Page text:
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Splice review

by Liam Rowlands. Published Thu 05 Aug 2010 19:10, last updated: 11/08/10

Is the age of traditional sci-fi horror back on the upswing? Well not quite yet.

Splice sees Director Vicenzo Natali returning to what he does best, psychological thrillers, this is easily Natali’s best work since cult film ‘The Cube’.

The film centres around the seemingly loving couple Clive and Elsa (Adrian Brody and Sarah Polley). A pair of scientists whose lab time is dedicated to creating hybrids using the DNA from animals for the common good.

As they become more fascinated by the results of their work Elsa’s thirst for knowledge goes unquenched and she wants to play God.

As Clive and Elsa’s relationship begins to strain, so does their work.

Experimenting with splicing human and animal DNA results in Dren, a leathery looking mutant hermaphrodite who seems harmless enough but as we soon come to realize, that just isn’t the case.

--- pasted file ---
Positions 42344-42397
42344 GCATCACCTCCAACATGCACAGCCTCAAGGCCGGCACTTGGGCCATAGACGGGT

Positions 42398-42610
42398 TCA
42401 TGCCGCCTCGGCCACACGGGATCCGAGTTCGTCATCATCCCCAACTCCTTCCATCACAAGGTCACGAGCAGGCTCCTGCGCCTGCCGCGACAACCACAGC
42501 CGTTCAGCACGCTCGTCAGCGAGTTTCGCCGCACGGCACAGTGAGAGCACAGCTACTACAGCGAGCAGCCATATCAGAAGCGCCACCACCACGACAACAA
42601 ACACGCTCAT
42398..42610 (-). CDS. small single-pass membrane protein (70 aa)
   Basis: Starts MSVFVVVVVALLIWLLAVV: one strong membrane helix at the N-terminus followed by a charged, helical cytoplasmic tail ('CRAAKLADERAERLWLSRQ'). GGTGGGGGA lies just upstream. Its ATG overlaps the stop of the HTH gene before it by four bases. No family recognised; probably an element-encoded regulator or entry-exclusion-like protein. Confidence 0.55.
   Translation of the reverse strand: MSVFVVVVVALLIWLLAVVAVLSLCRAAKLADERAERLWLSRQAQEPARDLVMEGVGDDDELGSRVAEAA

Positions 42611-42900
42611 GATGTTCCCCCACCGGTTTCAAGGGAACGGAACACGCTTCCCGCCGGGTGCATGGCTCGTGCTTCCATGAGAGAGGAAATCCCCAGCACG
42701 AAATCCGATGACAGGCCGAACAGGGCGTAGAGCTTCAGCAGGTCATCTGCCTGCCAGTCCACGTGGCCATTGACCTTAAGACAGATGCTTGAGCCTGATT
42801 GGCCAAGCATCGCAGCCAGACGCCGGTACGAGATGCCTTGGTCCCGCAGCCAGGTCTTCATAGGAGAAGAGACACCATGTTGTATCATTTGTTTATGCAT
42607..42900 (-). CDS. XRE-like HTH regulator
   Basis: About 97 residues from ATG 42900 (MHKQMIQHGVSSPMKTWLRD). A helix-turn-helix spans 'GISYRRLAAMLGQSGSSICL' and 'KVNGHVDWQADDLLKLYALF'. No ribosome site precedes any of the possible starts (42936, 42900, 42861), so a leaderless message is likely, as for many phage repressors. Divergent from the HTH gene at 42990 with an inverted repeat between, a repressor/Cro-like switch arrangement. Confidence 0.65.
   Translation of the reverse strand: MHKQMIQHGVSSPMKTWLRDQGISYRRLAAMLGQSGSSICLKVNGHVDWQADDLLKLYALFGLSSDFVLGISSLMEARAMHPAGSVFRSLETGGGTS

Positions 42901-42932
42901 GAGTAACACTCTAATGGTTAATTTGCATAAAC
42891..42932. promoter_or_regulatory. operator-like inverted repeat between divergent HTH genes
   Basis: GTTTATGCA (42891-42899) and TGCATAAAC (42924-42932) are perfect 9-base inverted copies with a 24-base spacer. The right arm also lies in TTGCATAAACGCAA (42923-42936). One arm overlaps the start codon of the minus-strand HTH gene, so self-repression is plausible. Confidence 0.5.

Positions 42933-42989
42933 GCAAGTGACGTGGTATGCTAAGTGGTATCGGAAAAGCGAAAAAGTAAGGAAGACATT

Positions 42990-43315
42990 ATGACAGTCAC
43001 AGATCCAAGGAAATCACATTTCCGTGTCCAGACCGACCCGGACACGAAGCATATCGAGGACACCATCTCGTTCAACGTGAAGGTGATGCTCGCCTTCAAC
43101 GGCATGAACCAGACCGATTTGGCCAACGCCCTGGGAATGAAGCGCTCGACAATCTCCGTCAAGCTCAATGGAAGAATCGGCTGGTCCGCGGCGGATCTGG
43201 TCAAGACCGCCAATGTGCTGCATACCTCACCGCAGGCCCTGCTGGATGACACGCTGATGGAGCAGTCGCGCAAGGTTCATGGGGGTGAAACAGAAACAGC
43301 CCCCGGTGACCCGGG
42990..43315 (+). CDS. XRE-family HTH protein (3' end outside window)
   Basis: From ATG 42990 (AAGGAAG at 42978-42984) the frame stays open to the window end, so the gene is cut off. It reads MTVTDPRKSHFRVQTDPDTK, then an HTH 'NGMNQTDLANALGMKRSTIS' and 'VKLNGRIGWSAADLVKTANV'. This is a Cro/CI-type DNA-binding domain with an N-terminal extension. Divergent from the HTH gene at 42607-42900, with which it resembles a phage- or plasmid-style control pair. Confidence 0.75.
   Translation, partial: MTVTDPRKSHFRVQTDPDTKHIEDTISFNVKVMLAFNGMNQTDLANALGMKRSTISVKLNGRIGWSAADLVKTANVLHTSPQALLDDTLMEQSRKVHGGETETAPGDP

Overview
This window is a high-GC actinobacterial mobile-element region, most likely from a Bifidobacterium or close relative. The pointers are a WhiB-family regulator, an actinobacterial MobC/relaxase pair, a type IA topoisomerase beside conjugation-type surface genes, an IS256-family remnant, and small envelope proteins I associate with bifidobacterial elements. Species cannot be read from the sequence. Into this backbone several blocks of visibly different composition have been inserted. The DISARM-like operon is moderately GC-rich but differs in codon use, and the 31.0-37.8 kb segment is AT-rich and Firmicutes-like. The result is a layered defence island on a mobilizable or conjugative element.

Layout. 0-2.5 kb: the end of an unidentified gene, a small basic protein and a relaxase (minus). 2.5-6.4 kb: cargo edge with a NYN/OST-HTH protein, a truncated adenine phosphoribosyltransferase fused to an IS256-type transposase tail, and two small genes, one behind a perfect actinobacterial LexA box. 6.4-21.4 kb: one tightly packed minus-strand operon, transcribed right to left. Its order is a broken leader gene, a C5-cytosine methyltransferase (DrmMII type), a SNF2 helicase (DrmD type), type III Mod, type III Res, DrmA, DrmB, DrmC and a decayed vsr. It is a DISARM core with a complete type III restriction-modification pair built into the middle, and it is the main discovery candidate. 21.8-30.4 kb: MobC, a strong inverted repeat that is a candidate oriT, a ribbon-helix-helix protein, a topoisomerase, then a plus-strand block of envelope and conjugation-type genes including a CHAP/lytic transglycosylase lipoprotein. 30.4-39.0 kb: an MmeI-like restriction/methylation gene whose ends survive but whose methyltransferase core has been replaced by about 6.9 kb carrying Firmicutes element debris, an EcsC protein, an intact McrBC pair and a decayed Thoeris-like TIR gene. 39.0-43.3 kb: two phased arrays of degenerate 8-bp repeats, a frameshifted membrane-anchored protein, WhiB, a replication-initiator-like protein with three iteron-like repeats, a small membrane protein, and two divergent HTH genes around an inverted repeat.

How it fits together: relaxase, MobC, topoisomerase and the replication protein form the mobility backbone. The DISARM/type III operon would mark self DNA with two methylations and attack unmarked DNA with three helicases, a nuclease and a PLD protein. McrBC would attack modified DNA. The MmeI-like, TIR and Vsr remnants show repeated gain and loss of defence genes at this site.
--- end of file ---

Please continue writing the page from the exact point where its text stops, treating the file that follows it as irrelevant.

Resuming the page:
As Dren rapidly matures Elsa’s maternal instincts take over and the bond between the two is driving a wedge between herself and Clive.

The true horror of the film begins with jolting scares and macabre scenes of changing family dynamics that even Freud would question.

Splice has films such as The Fly and The Bride of Frankenstein to thank for its own twisted creation.

Although the film becomes slightly removed from itself it is the acting from Brody and Polley that keep it serious and most importantly, intriguing for the viewer.

The ideas that Natali puts to us on screen aren’t well executed, but what is provided is the true sense of horror in a truly engaging film which is something that has faded in recent years with more and more horror films providing us with nothing but empty promises.


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